Tuesday, November 08, 2005

Paving The Way

November 8 2005 - Douglas Speaks!

November 8, 2005
Douglas Sanders

Can we officially say we closed a chapter in history? I can’t believe that I have taken three weeks out of my so called “normal life” and spent them with some of the greatest, most insane and most brilliant minds as far as Advocacy for AIDS goes. I’ve learned a lot throughout my journey with the Campaign to End AIDS. I’ve learned so much about the people I work with and the organization that we work so hard for. I’ve put in many late hours, but not as much as some others, even though most think I may be the only one that burned the midnight oil. I know I am not because I was awake to see them working away just like me. It’s been difficult working trying to carry around an office away from home. It’s enough to take care of Charles while we’re back home in the office. Rounding up folks for conference calls drove me to the edge of insanity but I managed. And I figured out one thing that would make my life easier. I NEED A BLACKBERRY! But now that this trip is over, I don’t know if I would need it as much.

This journey, this movement has moved me, shaken me, stirred up various emotions and feelings in me that I guess in some ways surprised me a bit and made me aware of what other folks with HIV & AIDS go through day in and day out. I am truly grateful and blessed and should never complain. Walking through Newark and Trenton, NJ, and staying in the midst of crack houses in Baltimore’s West Side really brought it home that folks are really being shit on. However a bit of it can be attributed to their vices, but hardly a measly percentage could account for that. These people have been forgotten, lost in some bureaucratic waste basket and left to die basically. You can definitely see where programs and money has been cut from communities that are in extreme desperation for services. It’s amazing what the human spirit can endure. I thought enduring 21 days on the road would be a miracle feat, but to look back on it now and to put it in perspective, it wasn’t so much. My part was small. I was merely a player in an orchestra of voices, people, infected, affected, people who gave a damn, some that didn’t know me, but still cared. They cared because they have friends, family, co-workers that live with this virus, that died because there was no cure and adequate medication had not been developed.

On another note, it was quite refreshing to meet some of these people whom I had been speaking with back and forth, over and over on the phone. It felt like family reunion. I actually anticipated some of the arrivals and listened to them as they got off the caravans, listening to their voices, to see who I could pick out of the crowd. I recall picking out Judith Dillard, Karen Bates, and Thelma Wright the minute I got close enough to hear them speak. And talk about three strong-spirited, tough gals they are. I didn’t get to spent as much time as I would have liked with members of other caravans although I got a lot of hugs and handshakes. That was cool with me.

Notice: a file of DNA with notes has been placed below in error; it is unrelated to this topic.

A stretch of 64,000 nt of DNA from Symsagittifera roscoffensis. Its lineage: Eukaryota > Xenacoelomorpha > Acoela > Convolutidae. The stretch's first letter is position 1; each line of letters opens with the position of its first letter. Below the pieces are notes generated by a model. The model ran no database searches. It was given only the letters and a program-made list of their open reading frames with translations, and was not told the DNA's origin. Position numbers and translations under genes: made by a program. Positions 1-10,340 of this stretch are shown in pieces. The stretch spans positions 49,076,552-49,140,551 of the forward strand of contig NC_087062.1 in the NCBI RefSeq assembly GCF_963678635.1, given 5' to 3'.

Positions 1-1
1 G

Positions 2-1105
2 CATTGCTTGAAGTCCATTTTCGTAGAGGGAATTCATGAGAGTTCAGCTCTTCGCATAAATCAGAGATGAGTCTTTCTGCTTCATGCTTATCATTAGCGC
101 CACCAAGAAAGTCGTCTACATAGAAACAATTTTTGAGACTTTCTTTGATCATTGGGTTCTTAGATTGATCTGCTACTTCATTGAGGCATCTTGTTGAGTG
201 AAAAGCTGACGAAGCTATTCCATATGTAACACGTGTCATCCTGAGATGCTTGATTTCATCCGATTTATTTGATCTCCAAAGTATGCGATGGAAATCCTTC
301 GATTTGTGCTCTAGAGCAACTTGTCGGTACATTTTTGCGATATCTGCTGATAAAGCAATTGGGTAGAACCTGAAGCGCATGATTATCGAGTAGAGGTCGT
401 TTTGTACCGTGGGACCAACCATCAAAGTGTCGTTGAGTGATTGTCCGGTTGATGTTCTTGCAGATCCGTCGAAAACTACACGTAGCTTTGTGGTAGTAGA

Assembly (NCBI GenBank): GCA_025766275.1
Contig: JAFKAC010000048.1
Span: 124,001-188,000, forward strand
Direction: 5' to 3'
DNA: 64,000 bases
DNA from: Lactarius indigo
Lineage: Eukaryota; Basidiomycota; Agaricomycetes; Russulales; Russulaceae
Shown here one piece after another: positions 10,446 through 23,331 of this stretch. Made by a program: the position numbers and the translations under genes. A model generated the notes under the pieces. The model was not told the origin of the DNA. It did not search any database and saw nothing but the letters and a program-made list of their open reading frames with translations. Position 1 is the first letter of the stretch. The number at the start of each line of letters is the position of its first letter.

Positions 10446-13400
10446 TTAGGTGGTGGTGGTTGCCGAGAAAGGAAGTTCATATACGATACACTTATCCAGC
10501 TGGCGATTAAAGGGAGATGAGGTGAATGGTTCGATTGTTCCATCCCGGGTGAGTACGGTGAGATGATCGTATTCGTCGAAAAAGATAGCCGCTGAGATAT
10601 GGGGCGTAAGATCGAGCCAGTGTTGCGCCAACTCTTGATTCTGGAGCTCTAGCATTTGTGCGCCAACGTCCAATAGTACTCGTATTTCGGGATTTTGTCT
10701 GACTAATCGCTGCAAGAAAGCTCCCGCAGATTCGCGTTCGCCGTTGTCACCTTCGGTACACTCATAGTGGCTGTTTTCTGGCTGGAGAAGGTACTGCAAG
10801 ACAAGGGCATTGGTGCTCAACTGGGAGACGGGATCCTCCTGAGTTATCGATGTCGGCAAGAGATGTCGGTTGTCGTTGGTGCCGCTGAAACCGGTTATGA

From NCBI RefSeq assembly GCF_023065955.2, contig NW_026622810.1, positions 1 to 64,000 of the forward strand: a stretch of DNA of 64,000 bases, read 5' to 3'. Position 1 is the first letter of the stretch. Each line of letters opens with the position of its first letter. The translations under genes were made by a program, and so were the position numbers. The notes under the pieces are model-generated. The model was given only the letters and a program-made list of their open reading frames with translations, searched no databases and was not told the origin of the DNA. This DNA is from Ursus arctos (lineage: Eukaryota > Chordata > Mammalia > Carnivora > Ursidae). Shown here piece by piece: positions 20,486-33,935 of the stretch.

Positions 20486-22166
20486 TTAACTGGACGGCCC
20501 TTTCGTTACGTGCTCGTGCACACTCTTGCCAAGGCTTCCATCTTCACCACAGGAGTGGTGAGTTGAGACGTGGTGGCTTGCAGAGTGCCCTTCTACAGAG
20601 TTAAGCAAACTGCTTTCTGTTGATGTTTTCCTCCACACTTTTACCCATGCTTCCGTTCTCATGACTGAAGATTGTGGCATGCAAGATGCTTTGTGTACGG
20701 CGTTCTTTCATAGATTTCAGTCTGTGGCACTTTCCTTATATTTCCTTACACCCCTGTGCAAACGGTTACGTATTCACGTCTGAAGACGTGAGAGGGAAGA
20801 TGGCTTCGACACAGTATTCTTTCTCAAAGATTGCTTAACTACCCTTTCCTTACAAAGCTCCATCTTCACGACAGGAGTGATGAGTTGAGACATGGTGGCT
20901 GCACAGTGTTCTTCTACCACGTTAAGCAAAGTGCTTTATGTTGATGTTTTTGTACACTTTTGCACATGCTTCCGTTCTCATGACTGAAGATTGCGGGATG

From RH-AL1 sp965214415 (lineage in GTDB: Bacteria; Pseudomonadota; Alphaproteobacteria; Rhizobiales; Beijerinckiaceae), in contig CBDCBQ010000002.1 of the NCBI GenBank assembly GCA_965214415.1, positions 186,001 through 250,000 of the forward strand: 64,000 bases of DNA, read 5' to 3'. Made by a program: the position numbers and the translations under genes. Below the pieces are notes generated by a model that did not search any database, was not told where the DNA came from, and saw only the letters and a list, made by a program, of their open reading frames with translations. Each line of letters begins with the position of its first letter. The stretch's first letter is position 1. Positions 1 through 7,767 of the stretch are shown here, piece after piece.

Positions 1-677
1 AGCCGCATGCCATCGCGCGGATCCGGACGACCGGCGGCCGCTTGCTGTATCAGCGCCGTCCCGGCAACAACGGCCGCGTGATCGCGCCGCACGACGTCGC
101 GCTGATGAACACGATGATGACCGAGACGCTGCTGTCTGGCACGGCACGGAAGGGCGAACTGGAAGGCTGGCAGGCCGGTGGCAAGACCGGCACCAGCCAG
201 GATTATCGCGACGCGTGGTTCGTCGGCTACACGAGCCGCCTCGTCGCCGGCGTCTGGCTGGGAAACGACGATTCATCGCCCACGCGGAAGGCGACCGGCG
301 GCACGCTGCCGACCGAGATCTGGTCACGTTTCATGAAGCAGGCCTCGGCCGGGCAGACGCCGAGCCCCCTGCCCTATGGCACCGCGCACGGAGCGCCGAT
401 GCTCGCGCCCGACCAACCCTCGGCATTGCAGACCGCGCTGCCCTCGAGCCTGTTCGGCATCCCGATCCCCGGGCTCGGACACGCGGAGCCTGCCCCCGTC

I have to give a shout out to all Paving the Way caravan members. Through our toil, through our strife, through many disagreements and major fights, sometimes pulling stuff out of mid-air and sometimes out of our ass, we made it, and every one of you need to pat yourselves on your backs for this historical accomplishment. Also to the ones who didn’t care enough to walk for a least 1 day or 1 hour out of a day,  who think they are owed something, and I quote, “Eat Shit, nobody owes you a red-ass dime.” If you want better care, better services, better housing, better training, get off your ass, quit your bitchin’ and DO SOMETHING! This much I have learned. Just remember, I walked for me, but also I walked for you as well. Ok, enough of that.


I am going to write more when the spirit moves me to write. I think I will let the pictures I taken do more talking and I am willing to write. So be on the look-out for uploaded pics; I have tons! To be continued…

Peace, Love, & Light

Douglas


C2EA American Heritage Caravan

American Heritage update # 17

By Vaughn Frick
American Heritage Caravan rider

November 6, 2005
Washington, D.C.,Last day of action

Arriving here has become such a different story than any of us had expected. The American Heritage Caravan's cohesion has mostly evaporated. A core group of us still are camped out on the floor of a gymnasium. Across from me is a rider from the Seattle caravan suffering on the floor with a herniated disk.
My friend Ricky also from Portland started to get sick last night, running a fever from the forced condition of sleeping upon a hard, cold floor. The price of a hotel room in this capitol city of business is well beyond many of our means. Caravan organizer Lonny who boarded in Salt Lake City after flying out to join us from Ohio has scheduled a hospitalization upon his return, as he is struggling to keep it together just to survive this last day.
I had been curios as to why there was not the thousands that we were told to expect at the opening rally, why it was just us caravaners and a few people from the local community. Washington, D.C. has a large Gay/Lesbian/Bi/trans community, including one of the larger populations of those living with HIV/AIDS.